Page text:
John Ditsky (1938—2006) is a poet, and a literary scholar. He taught at several American universities before settling as an English professor at the University of Windsor, in Ontario, where he spent most of his career. His contribution to studies of American novelist John Steinbeck is extensive, having written several books and numerous essays about his work. Another of John Ditsky's books of literary assessment is: The Onstage Christ: Studies in the Persistence of a Theme.

Ditsky published more than 1300 poems in literary journals and wrote four collections of poetry, including Scar Tissue (1978). He also served for many years as Poetry Editor for Windsor Review.

John Ditsky's papers are archived at Ball State University in Indiana.

On Good Friday

On Good Friday, our Good
Friday, the sun shone
and the frogs sang antiphons;

the geese blew roaster
horns and the skunk cabbage
ruffled upward out of stream
beds. And if this was nearly
all — this and the woodpecker's

prospecting — there would be
more to come. For the Lord
went winking to his grave.

Entry written by D.S. Martin. His latest poetry collection, Conspiracy of Light: Poems Inspired by the Legacy of C.S. Lewis, is available from Wipf & Stock as is his earlier award-winning collection, Poiema.

Monday, March 14, 2016

Mary Oliver*

Mary Oliver is, according to the New York Times, by far the best-selling US poet. Her first book, No Voyage and Other Poems, appeared in 1963, and she has since published more than twenty collections. Through the years her voice has developed as one who is very attentive and appreciative of the natural world, and thankful to God for every little beautiful detail.

Mary Oliver's American Primitive (1983) won the Pulitzer Prize, and her New and Selected Poems (1992) won the National Book Award. Her most recent poetry collection is Felicity.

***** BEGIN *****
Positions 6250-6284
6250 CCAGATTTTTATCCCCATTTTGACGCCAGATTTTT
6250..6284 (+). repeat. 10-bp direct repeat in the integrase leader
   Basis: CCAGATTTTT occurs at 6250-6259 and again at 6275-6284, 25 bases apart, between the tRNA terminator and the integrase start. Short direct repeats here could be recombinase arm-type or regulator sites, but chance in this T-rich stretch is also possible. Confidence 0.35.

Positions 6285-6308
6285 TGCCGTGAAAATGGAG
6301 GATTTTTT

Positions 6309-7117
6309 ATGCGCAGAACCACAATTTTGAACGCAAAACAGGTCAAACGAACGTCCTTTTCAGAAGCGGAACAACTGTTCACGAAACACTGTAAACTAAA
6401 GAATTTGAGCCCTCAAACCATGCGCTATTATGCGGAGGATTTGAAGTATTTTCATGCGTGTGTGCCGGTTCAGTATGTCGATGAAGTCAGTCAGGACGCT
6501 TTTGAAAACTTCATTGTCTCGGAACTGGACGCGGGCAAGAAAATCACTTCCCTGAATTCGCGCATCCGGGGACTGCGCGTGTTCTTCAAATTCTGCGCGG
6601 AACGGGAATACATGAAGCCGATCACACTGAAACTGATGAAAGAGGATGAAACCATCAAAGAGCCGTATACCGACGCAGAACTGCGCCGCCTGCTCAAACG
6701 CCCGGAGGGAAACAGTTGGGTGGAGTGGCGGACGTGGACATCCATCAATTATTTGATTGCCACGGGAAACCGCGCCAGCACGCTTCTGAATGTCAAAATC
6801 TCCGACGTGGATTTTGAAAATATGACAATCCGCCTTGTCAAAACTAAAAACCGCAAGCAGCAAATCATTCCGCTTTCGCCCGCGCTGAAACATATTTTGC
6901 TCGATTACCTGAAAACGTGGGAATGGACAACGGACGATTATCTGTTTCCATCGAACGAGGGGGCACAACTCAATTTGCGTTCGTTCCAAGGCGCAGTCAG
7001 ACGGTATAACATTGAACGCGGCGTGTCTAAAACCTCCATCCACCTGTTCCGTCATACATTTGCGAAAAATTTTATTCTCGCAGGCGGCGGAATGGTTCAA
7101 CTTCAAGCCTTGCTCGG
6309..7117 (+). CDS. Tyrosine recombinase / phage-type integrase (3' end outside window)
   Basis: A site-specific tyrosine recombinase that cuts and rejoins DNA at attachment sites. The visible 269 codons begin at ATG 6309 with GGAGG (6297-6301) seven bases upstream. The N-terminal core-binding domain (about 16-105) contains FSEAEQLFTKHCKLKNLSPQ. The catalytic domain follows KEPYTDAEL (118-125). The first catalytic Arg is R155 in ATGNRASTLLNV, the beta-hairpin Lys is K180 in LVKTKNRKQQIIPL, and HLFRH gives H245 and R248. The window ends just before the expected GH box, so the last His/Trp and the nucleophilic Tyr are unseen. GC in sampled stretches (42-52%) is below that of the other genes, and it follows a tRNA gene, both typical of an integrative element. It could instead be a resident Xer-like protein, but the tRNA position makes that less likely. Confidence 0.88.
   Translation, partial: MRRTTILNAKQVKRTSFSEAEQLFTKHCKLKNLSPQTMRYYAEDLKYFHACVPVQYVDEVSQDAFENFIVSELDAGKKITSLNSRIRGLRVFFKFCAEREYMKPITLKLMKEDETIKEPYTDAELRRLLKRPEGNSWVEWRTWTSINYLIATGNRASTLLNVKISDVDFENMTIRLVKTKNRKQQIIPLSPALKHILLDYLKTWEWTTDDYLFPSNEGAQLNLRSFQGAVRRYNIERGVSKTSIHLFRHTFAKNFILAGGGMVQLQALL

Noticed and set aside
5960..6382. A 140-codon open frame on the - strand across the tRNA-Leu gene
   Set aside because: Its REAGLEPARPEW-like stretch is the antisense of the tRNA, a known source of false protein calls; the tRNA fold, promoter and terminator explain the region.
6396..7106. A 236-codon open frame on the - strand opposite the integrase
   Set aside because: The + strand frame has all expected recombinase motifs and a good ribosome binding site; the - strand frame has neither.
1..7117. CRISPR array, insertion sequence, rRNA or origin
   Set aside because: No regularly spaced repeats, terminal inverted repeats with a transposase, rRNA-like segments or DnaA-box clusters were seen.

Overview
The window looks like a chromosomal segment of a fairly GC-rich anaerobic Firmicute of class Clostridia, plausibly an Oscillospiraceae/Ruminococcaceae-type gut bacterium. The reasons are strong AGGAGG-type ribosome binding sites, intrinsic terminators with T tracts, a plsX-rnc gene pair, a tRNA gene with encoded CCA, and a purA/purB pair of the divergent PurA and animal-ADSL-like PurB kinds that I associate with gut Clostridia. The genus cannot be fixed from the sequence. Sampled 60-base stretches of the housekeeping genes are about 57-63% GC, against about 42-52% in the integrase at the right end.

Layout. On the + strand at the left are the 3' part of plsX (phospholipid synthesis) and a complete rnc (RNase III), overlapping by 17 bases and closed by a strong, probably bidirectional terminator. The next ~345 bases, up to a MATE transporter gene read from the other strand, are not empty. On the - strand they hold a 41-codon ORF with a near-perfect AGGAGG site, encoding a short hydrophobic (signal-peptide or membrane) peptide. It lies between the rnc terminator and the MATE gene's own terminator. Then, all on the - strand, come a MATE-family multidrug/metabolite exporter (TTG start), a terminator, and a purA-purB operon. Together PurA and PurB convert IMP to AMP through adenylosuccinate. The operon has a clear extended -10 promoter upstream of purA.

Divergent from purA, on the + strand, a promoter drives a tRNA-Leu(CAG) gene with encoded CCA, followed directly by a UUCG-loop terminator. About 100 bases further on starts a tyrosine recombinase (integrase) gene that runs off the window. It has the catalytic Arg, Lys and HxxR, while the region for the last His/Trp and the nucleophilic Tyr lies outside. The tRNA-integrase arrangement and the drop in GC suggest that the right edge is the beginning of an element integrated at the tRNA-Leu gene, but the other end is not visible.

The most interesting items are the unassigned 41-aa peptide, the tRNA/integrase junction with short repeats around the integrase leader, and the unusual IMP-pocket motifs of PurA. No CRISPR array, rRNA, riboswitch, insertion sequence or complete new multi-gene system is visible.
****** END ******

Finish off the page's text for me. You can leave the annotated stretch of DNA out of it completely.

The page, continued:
The following poem is from her 2006 collection, Thirst. I thought it would be a fine place to begin our Easter anticipations, as we move toward Palm Sunday.

The Poet Thinks about the Donkey

On the outskirts of Jerusalem
The donkey waited.
Not especially brave, or filled with understanding,
He stood and waited.

How horses, turned out into the meadow,
Leap with delight!
How doves, released from their cages,
Clatter away, splashed with sunlight!

But the donkey, tied to a tree as usual, waited.
Then he let himself be led away.
Then he let the stranger mount.

Never had he seen such crowds!
And I wonder if he at all imagined what was to happen.
Still, he was what he had always been: small, dark, obedient.

I hope, finally, he felt brave.
I hope, finally, he loved the man who rode so lightly upon him,
As he lifted one dusty hoof and stepped, as he had to, forward.

*This is the second Kingdom Poets post about Mary Oliver: first post

Entry written by D.S. Martin. His latest poetry collection, Conspiracy of Light: Poems Inspired by the Legacy of C.S. Lewis, is available from Wipf & Stock as is his earlier award-winning collection, Poiema.